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Basic Equipment needed for family camping

Updated on December 30, 2010

Our Introduction to Camping

I had not been camping since I was a kid. Back then all we needed was a cheap tent and a campfire. It would only be for one night in the local woods with a few other lads, our first taste of independence from our parents. How times have changed. Children nowadays want it all. Electric hook up, lots of space and a fast food takeaway close by.

A couple of years ago, some friends of ours invited us to go camping with them. So what did we do? ebay of course. We looked at the tents and they all looked great. We ordered a massive eight man dome tent that looked fantastic in the photos. There were three of us and a dog. A very cute Bichon Frise, who just loves all home comforts. So one pod for me and my fiancée and Benji the dog, one for my twelve-year-old daughter and one pod to store our clothes and stuff.

We bought sleeping bags, a gas stove and a gas lantern, oh yes and inflatable beds. Well, what else would we need? We went on spring bank holiday to Windermere in the Lake District. The site was owned by the camping and caravan club, we even subscribed to them.

We signed in and were taken to our pitch by a very friendly man who was expecting us. Our friends were already there. Tents already pitched, sat outside, soaking up the sunshine. We got our tent out of the car and had it up in less than half an hour. The groundsheet didn't look too clever. (It didn't quite fit and didn't reach the edges of the tent). The walls of the tent didn't quite reach the floor and we had gaps of about six inches in places. The others laughed and called it a telly tubby tent.

It was going dark and we were starving so off we went to the on site chippy. It had closed at 8:30pm but the restaurant was open and they let us have fish & chips to takeaway. At restaurant prices. It cost £18, double the chippy price. Never mind, lets have some fun.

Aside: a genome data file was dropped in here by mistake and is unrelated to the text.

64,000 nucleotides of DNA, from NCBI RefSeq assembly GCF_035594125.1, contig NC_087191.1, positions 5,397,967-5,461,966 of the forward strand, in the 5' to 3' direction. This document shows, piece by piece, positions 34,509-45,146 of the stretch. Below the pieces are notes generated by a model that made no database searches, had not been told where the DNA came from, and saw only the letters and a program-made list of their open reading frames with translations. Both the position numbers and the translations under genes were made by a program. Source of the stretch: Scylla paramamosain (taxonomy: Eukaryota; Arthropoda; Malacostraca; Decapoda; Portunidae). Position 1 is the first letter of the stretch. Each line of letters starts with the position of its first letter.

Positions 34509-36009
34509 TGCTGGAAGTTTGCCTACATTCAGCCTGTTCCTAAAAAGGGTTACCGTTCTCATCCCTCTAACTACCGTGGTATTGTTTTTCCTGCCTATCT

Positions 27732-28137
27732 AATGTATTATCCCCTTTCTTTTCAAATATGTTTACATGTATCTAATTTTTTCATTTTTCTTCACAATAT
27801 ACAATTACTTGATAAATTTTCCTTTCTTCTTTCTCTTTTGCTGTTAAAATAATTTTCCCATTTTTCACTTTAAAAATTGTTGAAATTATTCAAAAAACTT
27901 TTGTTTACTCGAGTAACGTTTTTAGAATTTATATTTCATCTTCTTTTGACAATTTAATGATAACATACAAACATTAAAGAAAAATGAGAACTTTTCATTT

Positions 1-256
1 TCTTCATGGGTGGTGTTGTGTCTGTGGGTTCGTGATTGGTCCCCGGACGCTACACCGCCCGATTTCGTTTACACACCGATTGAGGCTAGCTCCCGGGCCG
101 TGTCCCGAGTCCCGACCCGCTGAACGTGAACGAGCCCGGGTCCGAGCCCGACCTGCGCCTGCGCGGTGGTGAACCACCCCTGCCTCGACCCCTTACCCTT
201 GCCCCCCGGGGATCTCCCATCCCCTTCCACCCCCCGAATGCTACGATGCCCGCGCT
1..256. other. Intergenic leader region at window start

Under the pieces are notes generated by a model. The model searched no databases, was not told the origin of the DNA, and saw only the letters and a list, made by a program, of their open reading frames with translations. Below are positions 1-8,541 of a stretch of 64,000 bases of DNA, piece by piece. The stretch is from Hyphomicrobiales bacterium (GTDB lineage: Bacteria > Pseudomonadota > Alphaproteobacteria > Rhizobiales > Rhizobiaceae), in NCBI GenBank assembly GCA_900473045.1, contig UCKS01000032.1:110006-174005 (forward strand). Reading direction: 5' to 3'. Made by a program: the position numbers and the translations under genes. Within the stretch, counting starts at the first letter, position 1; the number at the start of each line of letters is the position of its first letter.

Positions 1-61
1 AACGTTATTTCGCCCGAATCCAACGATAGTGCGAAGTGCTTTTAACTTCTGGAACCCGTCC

Now, one thing about the countryside is that when it goes dark, it goes really dark so it’s an early bedtime. On with the lantern and everybody into the sleeping bags. That's a struggle in it's self but at last we were all settled in. That is when Benji started. One thing about tents is that you can hear everything and I mean everything. Benji shot upright then started barking. We tried to calm him but he wasn't having any of it. Then suddenly he was off. Under the wall and off into the night, barking his head off at every tent he passed.

We eventually caught him after a long chase and got him back to our tent. He was kept on the lead after that but he wouldn't stop barking.

The next two days were great fun filled days, all the kids off playing rounders or just scouting in the woods. At one point, just as dusk was falling, they came running back all looking scared. Screaming that there was something in the woods, it turned out to be deer. There are lots of them but they are very timid.

That night it rained and rained and rained. We were soaked through. I awoke to find water running down my face and dripping off my nose. Everything was soaked even Benji. Luckily for us, we were leaving that morning anyway so we packed up and left.

Apart from the soggy ending, it had been a very enjoyable weekend and we booked another site to visit on the next bank holiday. We made a decision that if we were going to camp, then we will need to be properly equipped so the following weekend we went shopping.